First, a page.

Moving and Refurbishing Antique Heavy Machinery

An incomplete overview of my experiences with heavy machinery.

Over the years I have worked closely with my friend Rob Reeve to collect and refurbish heavy machinery. And through this journey I have met fantastic and interesting people, went to interesting places, experienced time-capsules of America's industrial history, and learned so many things. And all of this was only possible through my friends enthusiasm for industrial history and machining. So lets dive in to what this is all about!

At last count (2018), a total of 41 machines have been acquired ranging from a small drill press and a watch making mill to a 5200lbs Reed-Prentice Lathe and a 6800lbs Fellows No. 6 Gear Shaper. Through the years, while we have both lived in and around Boston, we have moved, disassembed, and refurbished various machines and devices which we have collected. This work has taken place on the hottest days of summer to the coldest days of the New England winter, from New Jersey to the white mountains after a snow storm. The one constant is that we always seem to find insane deals on older machinery through various contacts and craigslist posts.

Though many days and nights have been spent in this endeavor, I have only managed to take pictures of a fraction of it. This is due to us being so focused on not (A) dropping the machine and cracking the cast iron, (B) hurting ourselves, or (C) too tired and greasy to pull out our phones to take pictures, so the pictures I do have are limited in scope and quantity. But I hope you enjoy them as much as we enjoy looking back, bewildered at what we have moved and the quantity of stuff we have moved.

And at this point in our journey, after review, I hope you will agree that both Rob and I can consider ourselves experienced riggers and well versed in heavy machinery. Enjoy!

Equipment Moving

A selection of equipment moves we have done.

Cylindrical Grinder indirectly from Princeton

When you want to make precision gear-boxes for fun, a cylindrical grinder is a must! Nothing beats the ability to grind large shafts to precise dimensions, easily. This machine move was from a former Bell labs employee who acquired the machine from Princeton years ago. Half the move was just talking about interesting history with the sellers.

A Marathon of Fellows: Gear Shapers

This move comprised of multiple fellows #7's and one fellows #6. All extremely robust and heavy pieces of machinery used primarily for shaping gears. Took many trips over many weekends between Springfield, MA and Boston.

Turret Lathe during a NE Heatwave

I don't know how, but Rob and I are masters of picking up machines during weather extremes, first screw-machines in the dead of one of the coldest winters - and now a large turret lathe in the sweltering heat (Upper 90's - no wind).

4 Screw Machines in the Dead of Winter

If there is one thing that is not fun, it is moving cast-iron in the dead of winter. Cast Iron pulls the heat out of your hands and anything it touches. So why you might ask did we move 4 separate screw machines in the dead of winter... because the price and quality was too hard to pass up!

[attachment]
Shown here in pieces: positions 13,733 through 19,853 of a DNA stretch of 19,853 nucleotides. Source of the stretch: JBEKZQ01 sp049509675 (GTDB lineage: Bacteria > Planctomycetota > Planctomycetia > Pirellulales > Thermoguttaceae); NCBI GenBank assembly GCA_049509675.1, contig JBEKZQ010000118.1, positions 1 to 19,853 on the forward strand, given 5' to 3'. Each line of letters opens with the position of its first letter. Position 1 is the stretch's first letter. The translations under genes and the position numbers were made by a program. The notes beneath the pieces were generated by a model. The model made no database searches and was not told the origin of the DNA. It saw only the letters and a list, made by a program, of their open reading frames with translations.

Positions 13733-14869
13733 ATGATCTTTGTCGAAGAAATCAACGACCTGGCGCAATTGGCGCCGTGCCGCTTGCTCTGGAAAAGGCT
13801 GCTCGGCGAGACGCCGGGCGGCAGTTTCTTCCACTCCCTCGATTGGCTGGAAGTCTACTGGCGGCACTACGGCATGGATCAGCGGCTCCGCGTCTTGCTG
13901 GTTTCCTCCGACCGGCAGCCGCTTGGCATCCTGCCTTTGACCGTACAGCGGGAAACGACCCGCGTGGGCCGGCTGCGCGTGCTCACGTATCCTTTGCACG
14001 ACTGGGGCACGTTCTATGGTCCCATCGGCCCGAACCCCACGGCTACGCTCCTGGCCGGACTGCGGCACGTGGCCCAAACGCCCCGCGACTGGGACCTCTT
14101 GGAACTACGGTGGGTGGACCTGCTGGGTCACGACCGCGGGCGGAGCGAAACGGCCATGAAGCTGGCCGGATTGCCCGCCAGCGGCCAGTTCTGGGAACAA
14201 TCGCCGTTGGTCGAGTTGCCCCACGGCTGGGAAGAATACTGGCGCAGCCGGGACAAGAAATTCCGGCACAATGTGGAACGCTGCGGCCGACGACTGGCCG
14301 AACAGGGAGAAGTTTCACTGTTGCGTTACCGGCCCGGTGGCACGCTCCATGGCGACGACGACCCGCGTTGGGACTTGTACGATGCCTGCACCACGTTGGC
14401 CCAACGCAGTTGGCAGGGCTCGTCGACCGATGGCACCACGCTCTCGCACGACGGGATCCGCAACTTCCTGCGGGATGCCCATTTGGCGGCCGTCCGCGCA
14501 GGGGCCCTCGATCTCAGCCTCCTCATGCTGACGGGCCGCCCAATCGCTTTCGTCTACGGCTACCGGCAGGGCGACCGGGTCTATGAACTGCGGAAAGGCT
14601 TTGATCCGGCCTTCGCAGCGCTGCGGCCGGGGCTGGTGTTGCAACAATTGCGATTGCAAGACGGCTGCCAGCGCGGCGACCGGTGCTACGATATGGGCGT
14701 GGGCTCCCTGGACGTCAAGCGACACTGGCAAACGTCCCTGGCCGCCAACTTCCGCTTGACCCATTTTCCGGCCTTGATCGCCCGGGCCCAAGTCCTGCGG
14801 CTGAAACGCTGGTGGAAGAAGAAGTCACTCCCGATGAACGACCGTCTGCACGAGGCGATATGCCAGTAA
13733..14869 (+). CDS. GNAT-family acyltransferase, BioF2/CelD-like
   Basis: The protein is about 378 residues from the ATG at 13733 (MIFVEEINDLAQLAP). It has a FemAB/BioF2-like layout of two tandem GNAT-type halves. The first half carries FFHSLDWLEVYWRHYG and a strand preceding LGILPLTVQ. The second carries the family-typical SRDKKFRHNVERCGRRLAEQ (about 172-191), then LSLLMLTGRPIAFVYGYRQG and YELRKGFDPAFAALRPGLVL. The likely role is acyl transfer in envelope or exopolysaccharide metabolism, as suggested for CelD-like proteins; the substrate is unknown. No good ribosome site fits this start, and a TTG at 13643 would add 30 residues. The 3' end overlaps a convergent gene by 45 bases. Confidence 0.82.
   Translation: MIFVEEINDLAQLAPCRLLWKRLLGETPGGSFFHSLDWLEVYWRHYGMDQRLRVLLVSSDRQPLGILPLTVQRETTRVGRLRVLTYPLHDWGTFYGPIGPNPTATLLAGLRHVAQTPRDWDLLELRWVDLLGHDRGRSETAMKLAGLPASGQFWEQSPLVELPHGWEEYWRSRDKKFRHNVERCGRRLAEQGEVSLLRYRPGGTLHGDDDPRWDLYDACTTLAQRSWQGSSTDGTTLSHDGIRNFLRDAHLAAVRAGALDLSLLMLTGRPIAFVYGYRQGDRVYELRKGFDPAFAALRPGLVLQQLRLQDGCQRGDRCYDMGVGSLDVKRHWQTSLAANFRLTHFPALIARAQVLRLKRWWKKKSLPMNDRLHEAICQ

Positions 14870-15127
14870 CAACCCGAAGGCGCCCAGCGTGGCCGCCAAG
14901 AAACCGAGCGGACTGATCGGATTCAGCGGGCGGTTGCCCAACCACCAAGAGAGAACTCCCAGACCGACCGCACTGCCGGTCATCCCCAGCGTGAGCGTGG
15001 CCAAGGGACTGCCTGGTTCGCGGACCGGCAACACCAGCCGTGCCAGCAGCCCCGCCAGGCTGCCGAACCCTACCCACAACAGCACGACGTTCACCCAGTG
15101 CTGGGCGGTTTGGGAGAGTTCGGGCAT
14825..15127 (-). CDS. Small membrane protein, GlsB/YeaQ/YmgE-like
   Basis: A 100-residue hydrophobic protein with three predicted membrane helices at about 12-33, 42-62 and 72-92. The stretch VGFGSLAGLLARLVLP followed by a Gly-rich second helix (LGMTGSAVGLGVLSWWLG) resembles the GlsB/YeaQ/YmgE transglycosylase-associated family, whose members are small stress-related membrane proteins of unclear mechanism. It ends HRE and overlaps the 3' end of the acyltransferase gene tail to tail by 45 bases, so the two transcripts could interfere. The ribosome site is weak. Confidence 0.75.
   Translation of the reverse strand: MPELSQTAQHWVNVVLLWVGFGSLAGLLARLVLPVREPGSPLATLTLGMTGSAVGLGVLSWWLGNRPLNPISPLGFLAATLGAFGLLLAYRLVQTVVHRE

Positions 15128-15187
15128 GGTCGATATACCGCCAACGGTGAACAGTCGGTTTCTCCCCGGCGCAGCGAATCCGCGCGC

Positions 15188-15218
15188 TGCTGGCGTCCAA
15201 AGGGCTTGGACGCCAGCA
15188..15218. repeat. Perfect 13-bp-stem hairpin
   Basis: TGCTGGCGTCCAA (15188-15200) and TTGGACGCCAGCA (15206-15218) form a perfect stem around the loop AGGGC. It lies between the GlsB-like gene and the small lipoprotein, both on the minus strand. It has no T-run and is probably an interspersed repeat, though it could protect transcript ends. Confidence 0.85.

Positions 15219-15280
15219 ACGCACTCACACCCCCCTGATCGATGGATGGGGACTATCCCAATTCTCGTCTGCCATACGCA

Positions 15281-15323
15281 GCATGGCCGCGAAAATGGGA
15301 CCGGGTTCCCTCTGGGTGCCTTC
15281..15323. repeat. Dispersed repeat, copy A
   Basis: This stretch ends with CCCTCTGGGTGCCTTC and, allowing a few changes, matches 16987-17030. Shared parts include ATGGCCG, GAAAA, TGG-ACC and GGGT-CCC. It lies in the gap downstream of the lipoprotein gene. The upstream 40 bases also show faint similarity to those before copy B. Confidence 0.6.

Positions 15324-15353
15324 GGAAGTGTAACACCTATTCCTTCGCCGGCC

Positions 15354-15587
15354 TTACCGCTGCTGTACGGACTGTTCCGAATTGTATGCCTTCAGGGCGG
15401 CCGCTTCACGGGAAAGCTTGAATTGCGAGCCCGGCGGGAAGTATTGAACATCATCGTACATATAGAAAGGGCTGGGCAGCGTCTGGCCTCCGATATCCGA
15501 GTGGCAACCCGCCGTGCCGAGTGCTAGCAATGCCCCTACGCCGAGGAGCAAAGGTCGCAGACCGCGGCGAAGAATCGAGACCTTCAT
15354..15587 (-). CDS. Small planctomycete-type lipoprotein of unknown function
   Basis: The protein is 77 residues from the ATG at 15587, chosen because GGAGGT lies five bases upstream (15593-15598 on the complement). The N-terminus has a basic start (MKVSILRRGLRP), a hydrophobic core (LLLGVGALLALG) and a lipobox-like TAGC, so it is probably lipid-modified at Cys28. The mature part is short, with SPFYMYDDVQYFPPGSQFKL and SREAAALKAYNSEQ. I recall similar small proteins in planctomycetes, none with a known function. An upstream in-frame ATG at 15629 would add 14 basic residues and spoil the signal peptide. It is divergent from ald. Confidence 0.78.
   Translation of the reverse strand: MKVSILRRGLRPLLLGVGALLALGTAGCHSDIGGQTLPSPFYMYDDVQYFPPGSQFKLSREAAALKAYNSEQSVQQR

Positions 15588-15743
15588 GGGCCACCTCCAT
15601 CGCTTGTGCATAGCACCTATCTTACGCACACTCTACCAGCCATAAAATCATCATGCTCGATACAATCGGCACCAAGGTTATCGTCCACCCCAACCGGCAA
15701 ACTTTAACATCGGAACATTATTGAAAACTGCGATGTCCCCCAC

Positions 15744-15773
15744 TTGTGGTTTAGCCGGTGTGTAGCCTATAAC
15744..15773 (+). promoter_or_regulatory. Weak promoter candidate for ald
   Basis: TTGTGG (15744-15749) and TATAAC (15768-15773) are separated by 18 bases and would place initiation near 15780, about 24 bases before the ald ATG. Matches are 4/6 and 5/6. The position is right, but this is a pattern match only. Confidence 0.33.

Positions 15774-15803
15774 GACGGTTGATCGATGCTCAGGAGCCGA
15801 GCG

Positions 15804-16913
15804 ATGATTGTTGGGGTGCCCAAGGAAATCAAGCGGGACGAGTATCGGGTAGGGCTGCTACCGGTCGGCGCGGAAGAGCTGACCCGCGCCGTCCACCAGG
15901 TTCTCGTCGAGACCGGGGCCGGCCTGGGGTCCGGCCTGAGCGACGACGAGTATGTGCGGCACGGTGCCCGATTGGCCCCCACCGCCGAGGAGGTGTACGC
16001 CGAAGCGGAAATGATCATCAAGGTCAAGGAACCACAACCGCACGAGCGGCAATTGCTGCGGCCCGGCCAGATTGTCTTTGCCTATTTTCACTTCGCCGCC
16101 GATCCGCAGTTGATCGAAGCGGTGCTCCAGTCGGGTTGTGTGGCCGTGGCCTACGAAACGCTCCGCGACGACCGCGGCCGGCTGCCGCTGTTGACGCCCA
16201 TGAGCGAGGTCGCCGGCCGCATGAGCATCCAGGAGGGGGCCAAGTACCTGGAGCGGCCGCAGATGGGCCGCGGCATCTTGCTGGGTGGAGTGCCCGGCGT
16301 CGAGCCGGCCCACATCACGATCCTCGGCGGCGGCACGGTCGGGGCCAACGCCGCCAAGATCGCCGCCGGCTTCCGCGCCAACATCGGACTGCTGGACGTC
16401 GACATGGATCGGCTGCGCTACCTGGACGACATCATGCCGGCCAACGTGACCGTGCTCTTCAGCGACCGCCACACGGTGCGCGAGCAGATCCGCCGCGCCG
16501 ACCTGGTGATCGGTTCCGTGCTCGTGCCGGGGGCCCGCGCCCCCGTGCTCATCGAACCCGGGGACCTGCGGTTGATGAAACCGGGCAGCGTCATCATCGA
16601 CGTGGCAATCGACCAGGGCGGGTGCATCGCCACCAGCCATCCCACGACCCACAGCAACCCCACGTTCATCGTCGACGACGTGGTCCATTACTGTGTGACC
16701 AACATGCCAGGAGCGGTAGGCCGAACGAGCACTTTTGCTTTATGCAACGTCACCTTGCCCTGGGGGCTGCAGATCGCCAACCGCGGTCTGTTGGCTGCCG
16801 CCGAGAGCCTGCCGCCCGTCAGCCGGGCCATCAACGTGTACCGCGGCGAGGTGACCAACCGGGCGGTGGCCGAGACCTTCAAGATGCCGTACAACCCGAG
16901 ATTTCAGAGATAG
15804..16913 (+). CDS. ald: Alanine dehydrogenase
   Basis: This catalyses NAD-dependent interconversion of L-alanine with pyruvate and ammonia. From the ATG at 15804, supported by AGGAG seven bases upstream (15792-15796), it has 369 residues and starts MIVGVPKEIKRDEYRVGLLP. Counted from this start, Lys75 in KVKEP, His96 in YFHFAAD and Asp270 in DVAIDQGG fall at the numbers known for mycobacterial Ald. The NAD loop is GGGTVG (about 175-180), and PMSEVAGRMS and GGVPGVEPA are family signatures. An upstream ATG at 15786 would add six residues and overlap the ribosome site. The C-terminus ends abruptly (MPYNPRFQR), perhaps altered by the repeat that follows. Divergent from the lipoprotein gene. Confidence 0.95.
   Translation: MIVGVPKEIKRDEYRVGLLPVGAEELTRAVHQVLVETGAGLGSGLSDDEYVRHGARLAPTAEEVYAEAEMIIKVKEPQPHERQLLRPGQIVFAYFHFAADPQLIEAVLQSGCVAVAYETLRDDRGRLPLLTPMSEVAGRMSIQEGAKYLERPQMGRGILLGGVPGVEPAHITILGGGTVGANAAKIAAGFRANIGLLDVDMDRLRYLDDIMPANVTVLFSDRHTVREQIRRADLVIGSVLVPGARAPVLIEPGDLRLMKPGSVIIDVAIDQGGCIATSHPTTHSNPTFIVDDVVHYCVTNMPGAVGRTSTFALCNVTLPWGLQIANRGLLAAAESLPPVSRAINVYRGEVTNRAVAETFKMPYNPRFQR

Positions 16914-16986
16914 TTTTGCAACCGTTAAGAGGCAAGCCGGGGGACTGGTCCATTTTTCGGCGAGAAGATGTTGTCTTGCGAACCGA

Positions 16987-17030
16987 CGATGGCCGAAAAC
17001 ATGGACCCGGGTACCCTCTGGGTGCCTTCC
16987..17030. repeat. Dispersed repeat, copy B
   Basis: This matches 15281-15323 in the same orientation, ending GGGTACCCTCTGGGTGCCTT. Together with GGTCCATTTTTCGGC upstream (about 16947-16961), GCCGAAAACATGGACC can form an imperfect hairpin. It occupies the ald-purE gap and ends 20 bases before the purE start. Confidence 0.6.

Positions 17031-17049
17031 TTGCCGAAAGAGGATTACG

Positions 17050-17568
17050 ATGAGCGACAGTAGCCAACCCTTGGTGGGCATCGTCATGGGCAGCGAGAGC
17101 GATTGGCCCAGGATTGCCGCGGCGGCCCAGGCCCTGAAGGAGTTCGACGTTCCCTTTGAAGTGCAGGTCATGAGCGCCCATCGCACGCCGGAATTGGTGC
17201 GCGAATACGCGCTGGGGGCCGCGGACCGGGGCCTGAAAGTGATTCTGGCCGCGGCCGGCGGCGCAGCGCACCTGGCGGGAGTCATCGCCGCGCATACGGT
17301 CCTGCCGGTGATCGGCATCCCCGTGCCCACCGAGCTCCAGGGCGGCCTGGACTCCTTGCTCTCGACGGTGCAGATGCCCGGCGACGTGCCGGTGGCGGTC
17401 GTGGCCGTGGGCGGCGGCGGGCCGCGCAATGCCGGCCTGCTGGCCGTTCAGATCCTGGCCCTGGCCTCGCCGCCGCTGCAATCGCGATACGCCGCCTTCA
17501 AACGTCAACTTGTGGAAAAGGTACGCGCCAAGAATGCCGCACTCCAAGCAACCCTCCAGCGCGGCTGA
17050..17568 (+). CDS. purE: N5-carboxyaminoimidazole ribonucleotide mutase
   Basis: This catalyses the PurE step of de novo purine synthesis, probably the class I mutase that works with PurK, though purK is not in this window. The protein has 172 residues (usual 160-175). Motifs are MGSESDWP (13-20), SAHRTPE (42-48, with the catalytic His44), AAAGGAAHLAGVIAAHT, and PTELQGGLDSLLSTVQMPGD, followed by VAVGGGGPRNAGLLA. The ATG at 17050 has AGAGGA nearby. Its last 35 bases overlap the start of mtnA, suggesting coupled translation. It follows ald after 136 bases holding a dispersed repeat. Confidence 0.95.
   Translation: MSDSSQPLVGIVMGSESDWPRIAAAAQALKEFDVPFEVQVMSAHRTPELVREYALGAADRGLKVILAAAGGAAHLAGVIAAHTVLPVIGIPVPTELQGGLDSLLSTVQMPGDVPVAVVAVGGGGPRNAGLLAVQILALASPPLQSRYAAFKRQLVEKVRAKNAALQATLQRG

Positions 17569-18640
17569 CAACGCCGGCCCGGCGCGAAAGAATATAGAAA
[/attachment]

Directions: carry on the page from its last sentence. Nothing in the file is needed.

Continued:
First Screw Machine: From a Yo-yo factory

This was the first screw machine Rob had come across that was in good condition and cheap. It came from a small yoyo company Larry Sayco YoYo Company This was probably the luckiest we have ever been in the middle of a move.

Buy one, Get one Free (Lathe)

This move was in the middle of winter and located up in the white mountains of New Hampshire on the north side, right after a recent blizzard had swept through the region the week before.


A selection of the factories we were able to explore

Philips Screw Machine Products: an ACME-Gridley Factory

This was an a factory building where all the machinery was up for auction. Rob and I bid on some smaller items, the primary piece of hardware we picked up was a hardness tester. But the real gem of this auction was being able to see a dozen or so ACME-Gridleys, now that is a machine to behold. These machines are the work-horse of any reproducable part production line, and the sheer volume this factory had was jaw dropping. Enjoy!

Auction down by the Harbor

This was an old shop down by the harbor in an old commerical marina, we are un-sure what the shops use-case was but it had a interesting collection of machinery.

100 year-old Dial Indicator Shop - Waltham, MA

This was one of the most astounding shops we have ever come across. This was a dial indicator factory/shop that was built in the families backyard two generations ago. The factory building was a 3 story + basement simple timber frame construction, but contained a lot of character within. We were able to tour the place before the family, unfortunately, sold the contents off to a collector/re-seller, and then eventually sell the property itself.


A brief selection of pictures from various Refurb projects

1938 Clark Carloader: A Forklift WIP

When your friend tells you he wants to refurbish a forklift, you wonder "What is he thinking?"... When your friend asks you to help him refurbish a 1938 Forklift that still runs and it will only take a year... He isn't joking, but also isn't the best on time estimates.

[06.2020]$40 for Precision: A Bandsaw of class

A bandsaw for $40?!? what kind of crappy harbor freight piece of equipment are you about to show me? One of the best bandsaws Rob and I have ever had the pleasure of using - from an auction!

Cincinnati Monaset Cutter Grinder: WIP

A Cincinnati Monaset Grinder is a extremely useful and pricey tool, even on the used market. So when you find someone selling one for scrap metal prices - you snatch it up as fast as you can.

Electric Chainfall: Rewiring

After years of using old hand-actuated chainfalls you start to laugh at the prices of the electric models, but when you come across a free 'broken' one - well why not fix it up? It still a useful tool!